Sullivan's ballet “L'Ile Enchantée”

by Selwyn Tillett and Roderick Spencer

(Published with kind permission of the authors; the article was published in “The Ballets of Arthur Sullivan – A survey written and compiled by Selwyn Tillett”, published by The Sir Arthur Sullivan Society at 71 Hockley Lane, Eastern Green, Coventry CV5 7FS, 1997)

Recording: Sullivan: L'Ile Enchantée (& Thespis), RTE Concert Orchestra, Dublin; Andrew Penny, Marco Polo 8.223460.

Sullivan's ballet L'Ile Enchantée was only the second major work of this rising young composer. It dates from the time of his appointment as organist and general musical troubleshooter behind the scenes at Covent Garden, and was first produced there on Whit Monday 16 May 1864 - three days after his twenty-second birthday - as a divertissement at the end of Bellini's La Sonnambula. Adelina Patti had played the heroine, and the house, as it always was when she appeared, was crowded to the ceiling.

The Garden's policy was to pad out any opera (Italian, of course, if only in translation) that did not include a ballet of its own with a piece of about half-an-hour's length, written or assembled to order. As a work of this class, sewn together to meet the demands of its star participants, Sullivan's offering was not expected to be very remarkable, nor to last very long in the repertoire; but the scanty reports in the press remarked on its freshness, melody, scoring and general evidences of talent to be encouraged. Typical among them was the detailed first night review in The Orchestra (21 May):

A short instrumental prelude suggestive of the charms of fairyland is followed by an andante to which the curtain rises, disclosing a sea-shore with sleeping nymphs. Satyrs enter, and waking the slumberers join with them in a characteristic dance in 2/4 time. After a languid and beautifully slow movement (in which the playing of Mr Lazarus upon the clarionet calls for the highest praise), this number concludes with a sparkling galop in the key of E. A storm arises which scares away the fairies and washes on shore a shipwrecked mariner (M. Desplaces) who falls exhausted upon a rock. The Queen of the Fairies (Mdlle Salvioni) then appears, and as a matter of course a long love scene ensues. The descriptive force of the music which accompanies this scene is especially remarkable.

Led by his fair enslaver the mariner is conducted to the fairy bower, which has afforded Mr William Beverley an opportunity of which he has not failed to avail himself to the utmost. The result is indeed a masterpiece of scenic art. After being subject to numerous bewilderments at the hands of his supernatural guide, expressed by Mr Sullivan in music unusually picturesque and beautiful, the stranger encounters other nymphs, who test his constancy with all the fascinating allurements of terpsichorean art. A valse, a variation for Mdlle Carmine, and a grand pas de trois conclude this number.

An episode of jealousy (agitato in G minor) is followed by the entrance of the entire corps de ballet. The grouping of figures in this scene has been most artistically devised, and its effect is much enhanced by the charmingly appropriate music (common time in F major) which accompanies it. The story, which we have but imperfectly sketched, draws to a close. The mariner succeeds in rendering his fairy preserver mortal by means of a kiss, and is rewarded for his fidelity by her hand. There remain but two pieces, the first of which, a galop in C major, is so bright and spirited that we may expect to hear it in many ballrooms; and the last takes us back to the love scene by the sea-shore.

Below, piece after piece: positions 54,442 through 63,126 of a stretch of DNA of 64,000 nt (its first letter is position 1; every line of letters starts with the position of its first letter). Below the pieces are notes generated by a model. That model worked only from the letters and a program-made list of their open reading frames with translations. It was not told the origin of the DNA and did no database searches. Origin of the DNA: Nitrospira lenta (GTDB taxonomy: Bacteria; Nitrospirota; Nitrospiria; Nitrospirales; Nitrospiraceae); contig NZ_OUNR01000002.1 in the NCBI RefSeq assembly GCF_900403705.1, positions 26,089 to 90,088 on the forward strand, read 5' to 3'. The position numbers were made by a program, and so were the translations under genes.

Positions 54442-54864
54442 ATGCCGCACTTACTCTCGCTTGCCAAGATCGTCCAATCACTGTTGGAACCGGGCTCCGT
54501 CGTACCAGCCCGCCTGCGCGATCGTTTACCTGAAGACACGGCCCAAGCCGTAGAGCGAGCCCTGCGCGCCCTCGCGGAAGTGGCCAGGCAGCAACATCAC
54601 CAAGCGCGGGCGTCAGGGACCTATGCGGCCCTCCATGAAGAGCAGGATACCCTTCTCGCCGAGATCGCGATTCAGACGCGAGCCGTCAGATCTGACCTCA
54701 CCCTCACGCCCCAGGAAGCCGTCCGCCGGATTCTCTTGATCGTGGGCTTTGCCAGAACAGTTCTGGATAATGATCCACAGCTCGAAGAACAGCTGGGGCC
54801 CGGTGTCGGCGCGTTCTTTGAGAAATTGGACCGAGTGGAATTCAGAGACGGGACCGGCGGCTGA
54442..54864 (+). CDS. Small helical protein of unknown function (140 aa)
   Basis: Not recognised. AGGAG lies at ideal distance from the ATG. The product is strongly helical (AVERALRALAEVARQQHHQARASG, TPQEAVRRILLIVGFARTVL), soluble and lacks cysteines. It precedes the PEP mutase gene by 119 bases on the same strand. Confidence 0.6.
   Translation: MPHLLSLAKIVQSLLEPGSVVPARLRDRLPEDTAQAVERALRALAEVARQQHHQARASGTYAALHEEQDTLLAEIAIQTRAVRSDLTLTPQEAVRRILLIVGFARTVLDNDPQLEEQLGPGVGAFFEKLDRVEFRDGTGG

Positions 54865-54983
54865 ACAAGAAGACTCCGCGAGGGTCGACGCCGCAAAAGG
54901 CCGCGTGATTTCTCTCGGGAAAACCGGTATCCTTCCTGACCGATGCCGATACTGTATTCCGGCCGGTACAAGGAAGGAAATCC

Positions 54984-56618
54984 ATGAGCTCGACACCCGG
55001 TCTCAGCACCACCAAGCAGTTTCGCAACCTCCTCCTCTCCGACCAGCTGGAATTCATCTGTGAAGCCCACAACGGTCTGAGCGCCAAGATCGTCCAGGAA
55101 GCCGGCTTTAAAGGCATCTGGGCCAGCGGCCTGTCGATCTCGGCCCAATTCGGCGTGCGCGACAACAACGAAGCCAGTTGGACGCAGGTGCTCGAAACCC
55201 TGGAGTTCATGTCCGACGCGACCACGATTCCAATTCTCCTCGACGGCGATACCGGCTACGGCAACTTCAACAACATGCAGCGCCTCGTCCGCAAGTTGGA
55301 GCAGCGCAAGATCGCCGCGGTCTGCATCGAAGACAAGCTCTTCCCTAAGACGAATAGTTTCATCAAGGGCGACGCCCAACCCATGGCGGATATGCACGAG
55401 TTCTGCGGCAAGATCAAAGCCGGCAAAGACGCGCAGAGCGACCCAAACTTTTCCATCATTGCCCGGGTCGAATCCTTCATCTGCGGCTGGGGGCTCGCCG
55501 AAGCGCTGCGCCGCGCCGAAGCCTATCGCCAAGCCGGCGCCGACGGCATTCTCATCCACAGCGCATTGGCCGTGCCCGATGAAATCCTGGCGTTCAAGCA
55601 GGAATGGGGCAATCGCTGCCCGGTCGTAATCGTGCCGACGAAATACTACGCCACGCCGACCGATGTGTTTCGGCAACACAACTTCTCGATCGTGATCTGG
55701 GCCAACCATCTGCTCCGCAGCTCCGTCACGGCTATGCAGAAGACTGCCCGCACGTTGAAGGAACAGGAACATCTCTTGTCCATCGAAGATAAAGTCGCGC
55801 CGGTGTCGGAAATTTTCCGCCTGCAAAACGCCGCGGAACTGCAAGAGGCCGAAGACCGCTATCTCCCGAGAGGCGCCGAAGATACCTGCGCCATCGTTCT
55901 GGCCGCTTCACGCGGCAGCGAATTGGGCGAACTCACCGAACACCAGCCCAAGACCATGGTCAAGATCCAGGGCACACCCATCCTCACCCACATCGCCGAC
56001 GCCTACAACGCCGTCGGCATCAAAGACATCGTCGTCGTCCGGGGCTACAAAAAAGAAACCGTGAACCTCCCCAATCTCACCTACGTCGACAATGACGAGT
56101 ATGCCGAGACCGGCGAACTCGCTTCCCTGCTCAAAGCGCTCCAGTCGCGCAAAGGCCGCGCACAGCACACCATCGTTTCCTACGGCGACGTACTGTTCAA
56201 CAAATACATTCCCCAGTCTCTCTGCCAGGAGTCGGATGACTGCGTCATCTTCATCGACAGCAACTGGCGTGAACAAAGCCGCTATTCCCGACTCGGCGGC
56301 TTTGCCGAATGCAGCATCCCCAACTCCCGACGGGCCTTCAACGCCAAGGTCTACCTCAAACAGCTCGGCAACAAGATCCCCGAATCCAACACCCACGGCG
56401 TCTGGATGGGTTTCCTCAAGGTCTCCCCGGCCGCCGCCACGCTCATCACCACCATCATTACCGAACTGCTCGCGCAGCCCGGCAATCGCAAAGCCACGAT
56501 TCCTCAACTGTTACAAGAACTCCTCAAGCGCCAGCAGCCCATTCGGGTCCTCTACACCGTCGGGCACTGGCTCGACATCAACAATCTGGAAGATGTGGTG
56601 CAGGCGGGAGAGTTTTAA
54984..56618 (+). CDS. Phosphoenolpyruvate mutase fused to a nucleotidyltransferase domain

We cannot conclude without a word of hearty recommendation to Mr A. Harris, to whom the credit of the superb mis en scène is due. Of the excellent performance of the orchestra it is almost needless to speak. It is sufficient to say that they played the highly elaborated, and in some parts extremely difficult music, which Mr Sullivan has allotted to them with the greatest brilliancy and finish. Choreographer M. Desplaces; Dresses Mr James and Mr Combs; Machinery Mr Sloman; Appointments Mr Bruton; other dancers Mdlle Navarre, Mdlle Assunta, Mr W. H. Payne.

The Daily Telegraph, reviewing the performance on 17 May, enthused only a little less:

After the opera a new ballet was produced, entitled, L'Ile Enchantée, the music to which has been written expressly by Mr S. Arthur Sullivan [!] who, young and inexperienced though he is, has already acquired a singular aptitude for this peculiar style of composition. Without being at all remarkable for originality, the music is full of easy melody, while the instrumentation is remarkably bright, clear, resonant, and effective.

The Sunday Times (22 May) complained that it was unable to supply an analysis of the plot, owing to the lack of programme or description of the ballet on the night, but promised that it would not neglect to discuss the plot, the 'most elaborate and exquisite' scenery, and 'Mr Arthur Sullivan's clever music' as further performances were given throughout the season. This however was a promise it did not keep, although the season did not end until Saturday 30 July.